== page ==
Students are most likely to get sick when school starts because being at school puts their immune systems to the test, offers The Mayo Clinic. Young children who are in close proximity to others in large groups tend to spread organisms like bacteria and viruses that cause illness. Breaking the cycle can take some work, but it’s possible to make this a healthy school year.
Frequent handwashing is a great way to prevent illness. Handwashing habits are essential for school-aged children. Children should wash their hands after they use the bathroom, before they eat, and as soon as they come home from school. If they’ve been playing outside or have interacted with children who are sick, handwashing can help remove some of the germs lingering on their hands. Antibacterial wipes are another option, but they may not be as effective as washing hands with warm, soapy water.
Handwashing should be encouraged as early as possible in a child’s life so that they are already in the habit of doing so once they attend school. Make hygiene routines fun for young kids by singing songs about germs and handwashing together at the sink, or by reading books about the importance of good hygiene.
Cover Your Mouth!
Parents should always remind their children to cover their mouths when sneezing or coughing. However, children should be aware that they should never sneeze into their hands because hands touch so many other surfaces that are vulnerable to germs. Children should be encouraged to sneeze into the crook of their arm, inside of the elbow, to minimize the spread of germs. They should also be reminded to wash their hands all the way up to their elbows after they have sneezed or coughed.
Parents can purchase small, travel-sized packages of tissues for kids to carry inside their school bags or pockets at all times, in case a sneezing or coughing episode occurs outside of the classroom.
Take a Sick Day
Rare is the student who will never come down with an illness. When kids get sick, keep them at home. A child who is running a fever should be kept home from school until at least 24 hours after his temperature has returned to normal. If a child has been infected with lice or is diagnosed with a contagious illness, such as chicken pox, pink eye, coxsackie, mononucleosis, strep throat or the flu, parents should report the illness to the child’s teacher or principal immediately so that other parents can look for symptoms in their own children.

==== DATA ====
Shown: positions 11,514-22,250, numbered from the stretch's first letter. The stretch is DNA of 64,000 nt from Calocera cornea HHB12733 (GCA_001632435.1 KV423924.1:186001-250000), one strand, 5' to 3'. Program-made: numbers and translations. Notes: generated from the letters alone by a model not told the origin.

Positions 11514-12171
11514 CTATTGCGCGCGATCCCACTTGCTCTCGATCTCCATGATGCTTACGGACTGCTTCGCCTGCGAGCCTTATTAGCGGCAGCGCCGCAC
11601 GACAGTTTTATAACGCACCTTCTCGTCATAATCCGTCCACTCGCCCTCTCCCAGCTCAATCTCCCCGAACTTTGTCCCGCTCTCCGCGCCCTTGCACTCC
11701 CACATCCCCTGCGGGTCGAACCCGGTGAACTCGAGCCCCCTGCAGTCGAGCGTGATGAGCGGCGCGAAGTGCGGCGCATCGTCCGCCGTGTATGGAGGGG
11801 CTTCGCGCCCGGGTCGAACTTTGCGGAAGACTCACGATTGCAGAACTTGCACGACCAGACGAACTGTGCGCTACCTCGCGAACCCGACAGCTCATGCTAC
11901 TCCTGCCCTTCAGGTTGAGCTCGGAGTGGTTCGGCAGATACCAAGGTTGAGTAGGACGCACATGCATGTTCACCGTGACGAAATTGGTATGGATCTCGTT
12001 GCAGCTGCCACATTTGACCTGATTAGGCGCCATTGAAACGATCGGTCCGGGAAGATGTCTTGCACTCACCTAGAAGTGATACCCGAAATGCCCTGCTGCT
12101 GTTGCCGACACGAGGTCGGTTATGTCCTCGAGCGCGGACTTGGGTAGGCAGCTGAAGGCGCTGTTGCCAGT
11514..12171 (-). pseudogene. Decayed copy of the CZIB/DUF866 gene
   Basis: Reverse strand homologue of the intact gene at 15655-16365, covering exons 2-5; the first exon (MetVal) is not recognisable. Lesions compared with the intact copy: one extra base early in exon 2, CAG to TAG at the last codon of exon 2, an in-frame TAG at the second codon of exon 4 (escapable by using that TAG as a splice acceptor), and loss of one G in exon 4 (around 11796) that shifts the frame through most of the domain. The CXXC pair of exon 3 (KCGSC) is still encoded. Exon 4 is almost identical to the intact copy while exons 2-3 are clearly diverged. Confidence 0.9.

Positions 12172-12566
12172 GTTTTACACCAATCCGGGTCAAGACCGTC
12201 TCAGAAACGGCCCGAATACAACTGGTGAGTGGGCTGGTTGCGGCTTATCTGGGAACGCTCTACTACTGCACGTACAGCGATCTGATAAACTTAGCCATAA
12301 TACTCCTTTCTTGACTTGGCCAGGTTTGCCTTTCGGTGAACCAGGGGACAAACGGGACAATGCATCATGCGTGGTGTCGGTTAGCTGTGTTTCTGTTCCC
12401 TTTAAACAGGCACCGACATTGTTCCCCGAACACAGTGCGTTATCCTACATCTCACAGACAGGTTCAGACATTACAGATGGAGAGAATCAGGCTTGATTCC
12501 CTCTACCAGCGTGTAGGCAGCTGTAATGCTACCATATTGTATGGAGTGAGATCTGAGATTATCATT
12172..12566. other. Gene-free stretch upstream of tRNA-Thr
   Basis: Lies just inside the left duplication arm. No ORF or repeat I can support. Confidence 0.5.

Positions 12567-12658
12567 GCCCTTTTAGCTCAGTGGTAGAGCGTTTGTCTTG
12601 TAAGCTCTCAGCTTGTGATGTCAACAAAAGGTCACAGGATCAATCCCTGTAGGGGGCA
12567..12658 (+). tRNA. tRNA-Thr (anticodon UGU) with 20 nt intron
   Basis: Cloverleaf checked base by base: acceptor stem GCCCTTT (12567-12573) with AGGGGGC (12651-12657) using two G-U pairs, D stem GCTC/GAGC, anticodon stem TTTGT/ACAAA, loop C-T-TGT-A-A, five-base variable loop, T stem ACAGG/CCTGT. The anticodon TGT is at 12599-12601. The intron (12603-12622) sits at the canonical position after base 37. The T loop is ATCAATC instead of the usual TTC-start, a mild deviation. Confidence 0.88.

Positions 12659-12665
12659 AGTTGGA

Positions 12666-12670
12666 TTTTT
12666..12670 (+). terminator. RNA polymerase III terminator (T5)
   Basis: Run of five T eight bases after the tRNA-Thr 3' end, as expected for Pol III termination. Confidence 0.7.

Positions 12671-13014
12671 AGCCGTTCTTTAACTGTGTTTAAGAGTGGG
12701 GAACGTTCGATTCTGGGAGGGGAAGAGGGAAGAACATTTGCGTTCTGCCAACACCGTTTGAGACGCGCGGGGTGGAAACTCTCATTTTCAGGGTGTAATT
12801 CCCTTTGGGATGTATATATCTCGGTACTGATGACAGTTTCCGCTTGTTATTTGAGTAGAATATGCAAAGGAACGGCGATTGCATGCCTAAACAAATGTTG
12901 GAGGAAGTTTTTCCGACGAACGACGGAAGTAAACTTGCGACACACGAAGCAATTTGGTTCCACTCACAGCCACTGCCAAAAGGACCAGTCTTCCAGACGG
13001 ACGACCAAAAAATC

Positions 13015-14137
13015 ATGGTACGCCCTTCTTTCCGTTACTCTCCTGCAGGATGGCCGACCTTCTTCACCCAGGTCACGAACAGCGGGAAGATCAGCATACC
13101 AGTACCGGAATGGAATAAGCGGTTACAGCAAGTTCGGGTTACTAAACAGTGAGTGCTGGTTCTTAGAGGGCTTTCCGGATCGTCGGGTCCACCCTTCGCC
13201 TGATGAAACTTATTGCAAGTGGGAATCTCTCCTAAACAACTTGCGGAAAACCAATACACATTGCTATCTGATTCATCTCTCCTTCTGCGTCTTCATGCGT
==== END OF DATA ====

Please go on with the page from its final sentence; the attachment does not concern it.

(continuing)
Schools typically have guidelines indicating when it is acceptable for children to return to school, and it’s important that parents adhere to those guidelines so illnesses cannot spread around the school.
Promote Adequate Sleep and Nutrition
While adults may need between seven and nine hours of sleep a night, children often require more. The National Sleep Foundation recommends eight to 13 hours of sleep a night for school-aged children. Begin adjusting sleep schedules during the latter part of summer vacation so that children can readjust to their regular sleep schedules.
Parents should also feed children nutritious diets consisting of a variety of foods. Eating healthy food is a great way to boost the immune system. In addition to plenty of fruits and vegetables, children should be offered other nutrient-rich foods such as eggs, yogurt, beans, whole grains, and nuts (if allergies aren’t an issue, of course). Avoid processed foods and junk foods containing excess saturated fats and/or sugar, reserving such items only as special treats every so often.
Donate Cleaning Supplies
Some schools may be underfunded and might not have enough supplies to keep all of the classrooms and surfaces clean. Parents can help by donating cleaning wipes and sprays so that students and teachers can thrive in clean, healthy environments. If the child’s school supply list calls for one roll of paper towels, parents should consider sending in two or three rolls instead, being sure talk to the teacher to find out which items are needed most.
Stop (some) Sharing
Sharing develops good manners and can foster new friendships. But children should be discouraged from sharing food, drinks and other personal items. Once the item has been placed in a child’s mouth, it should not be shared. Parents should enforce this rule when children are young to avoid any issues when school begins.
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